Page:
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11. A Bird Perched in the Soul: What Am I to Hope For?

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pp. 279-308

In chapter 6 I argued that one of the “paths” that biblical faith exhorts us to follow when faced with evil and its consequent suffering is the path of hope. I am to hope for the victory of good over evil, and beyond that, that what is bad in the world can somehow be turned to good. I...

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12. Further Up and Further In: New Dimensions in the Old Story

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pp. 309-346

In the first chapter, I explained why, in answering my ten questions, I would restrict myself initially to the literature that forms the older part of the Old Story—the Old Testament. My intention, however, was always to return at a later point to what is, from a Christian point of view at...

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13. On the Judicious Closing of the Mind: The Question of Truth

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pp. 347-378

I hope that in chapters 2–12 I have done a decent job of explaining biblical faith. If so, it should at least be clear how the Old Story told in the two Testaments of the Bible answers the enduring human questions we have been exploring. If that is the case, then I have at least rescued...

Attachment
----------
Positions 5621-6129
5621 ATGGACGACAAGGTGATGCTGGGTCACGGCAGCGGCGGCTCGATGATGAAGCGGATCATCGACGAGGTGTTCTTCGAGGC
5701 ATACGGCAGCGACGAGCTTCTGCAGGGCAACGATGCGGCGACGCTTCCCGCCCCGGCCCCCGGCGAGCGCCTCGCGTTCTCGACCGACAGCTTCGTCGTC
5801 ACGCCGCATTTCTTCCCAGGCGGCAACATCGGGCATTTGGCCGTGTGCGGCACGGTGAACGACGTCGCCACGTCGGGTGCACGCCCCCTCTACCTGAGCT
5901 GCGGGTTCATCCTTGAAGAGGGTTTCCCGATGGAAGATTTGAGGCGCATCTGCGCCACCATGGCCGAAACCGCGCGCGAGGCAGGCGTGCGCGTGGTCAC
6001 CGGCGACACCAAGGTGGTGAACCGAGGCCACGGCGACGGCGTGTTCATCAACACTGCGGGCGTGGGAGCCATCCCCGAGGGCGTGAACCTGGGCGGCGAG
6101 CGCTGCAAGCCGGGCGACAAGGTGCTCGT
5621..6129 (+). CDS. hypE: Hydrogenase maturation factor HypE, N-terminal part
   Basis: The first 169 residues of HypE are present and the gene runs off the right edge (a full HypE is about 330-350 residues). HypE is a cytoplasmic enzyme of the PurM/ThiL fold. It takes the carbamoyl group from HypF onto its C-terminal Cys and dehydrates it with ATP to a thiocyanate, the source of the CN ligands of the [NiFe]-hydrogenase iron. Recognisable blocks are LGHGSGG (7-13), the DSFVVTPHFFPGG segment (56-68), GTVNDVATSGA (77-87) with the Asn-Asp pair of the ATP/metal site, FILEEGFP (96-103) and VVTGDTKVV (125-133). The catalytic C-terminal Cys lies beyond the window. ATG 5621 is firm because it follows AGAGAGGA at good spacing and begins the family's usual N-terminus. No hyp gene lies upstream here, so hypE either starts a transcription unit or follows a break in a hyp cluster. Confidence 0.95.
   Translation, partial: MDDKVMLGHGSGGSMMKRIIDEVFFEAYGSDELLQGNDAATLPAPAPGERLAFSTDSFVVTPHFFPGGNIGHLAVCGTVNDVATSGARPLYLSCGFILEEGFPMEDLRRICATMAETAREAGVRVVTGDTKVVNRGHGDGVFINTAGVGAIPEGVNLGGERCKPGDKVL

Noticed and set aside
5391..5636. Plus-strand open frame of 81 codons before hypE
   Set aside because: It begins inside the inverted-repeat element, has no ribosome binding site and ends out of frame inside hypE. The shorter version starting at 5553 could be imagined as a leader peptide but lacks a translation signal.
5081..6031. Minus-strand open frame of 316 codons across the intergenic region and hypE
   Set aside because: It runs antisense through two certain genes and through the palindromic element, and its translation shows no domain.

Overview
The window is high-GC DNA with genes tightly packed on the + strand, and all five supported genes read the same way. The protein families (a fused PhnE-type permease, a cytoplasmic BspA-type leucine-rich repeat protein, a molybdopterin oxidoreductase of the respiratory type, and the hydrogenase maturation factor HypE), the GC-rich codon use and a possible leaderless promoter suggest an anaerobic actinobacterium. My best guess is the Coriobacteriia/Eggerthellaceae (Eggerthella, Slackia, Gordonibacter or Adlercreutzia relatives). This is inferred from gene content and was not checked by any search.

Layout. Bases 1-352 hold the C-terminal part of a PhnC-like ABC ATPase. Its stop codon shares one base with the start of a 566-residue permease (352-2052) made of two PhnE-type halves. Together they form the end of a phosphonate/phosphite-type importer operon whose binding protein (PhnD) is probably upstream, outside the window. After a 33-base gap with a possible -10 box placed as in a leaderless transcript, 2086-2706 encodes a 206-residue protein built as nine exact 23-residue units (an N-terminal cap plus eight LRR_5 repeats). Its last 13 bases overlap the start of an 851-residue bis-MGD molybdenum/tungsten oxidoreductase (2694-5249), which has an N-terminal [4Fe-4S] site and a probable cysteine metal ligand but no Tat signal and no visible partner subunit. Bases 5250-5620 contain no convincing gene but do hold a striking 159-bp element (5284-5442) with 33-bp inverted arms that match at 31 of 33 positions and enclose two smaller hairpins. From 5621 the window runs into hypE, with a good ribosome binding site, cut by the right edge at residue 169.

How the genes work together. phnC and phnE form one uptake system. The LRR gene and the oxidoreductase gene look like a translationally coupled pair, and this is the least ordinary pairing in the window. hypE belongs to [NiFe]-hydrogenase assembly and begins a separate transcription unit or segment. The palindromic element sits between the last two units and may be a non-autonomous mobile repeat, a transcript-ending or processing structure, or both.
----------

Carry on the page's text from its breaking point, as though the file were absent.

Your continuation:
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14. Risk Assessment: Is the Story Dangerous?

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pp. 379-406

I have argued in chapter 13 that the biblical story about how the world came to be, what the human place in it is, and how we should live here is plausible. Is it at the same time dangerous? As the biblical book of Proverbs observes, a prudent person will always want to avoid danger...

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Postscript: Biblical Faith for a New Age

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pp. 407-410

We live in turbulent, quickly changing times. Some people think that these are pivotal times. For religious historian Karen Armstrong, we are at a “turning point of history”; for ecologist David Suzuki, we are in a “crisis.” It is to help us find guidance in the midst of such circumstances...

Notes

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pp. 411-460

Bibliography

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pp. 461-480

Scripture Index

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pp. 481-494

Index of Authors

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pp. 495-499

Subject Index

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pp. 500-502


E-ISBN-13: 9781481300247
E-ISBN-10: 1481300245
Print-ISBN-13: 9781481300223
Print-ISBN-10: 1481300229

Page Count: 512
Publication Year: 2014

Research Areas

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Subject Headings

  • Bible. Genesis -- Theology.
  • Bible. Genesis -- Criticism, interpretation, etc.
  • Bible. Old Testament -- Criticism, interpretation, etc.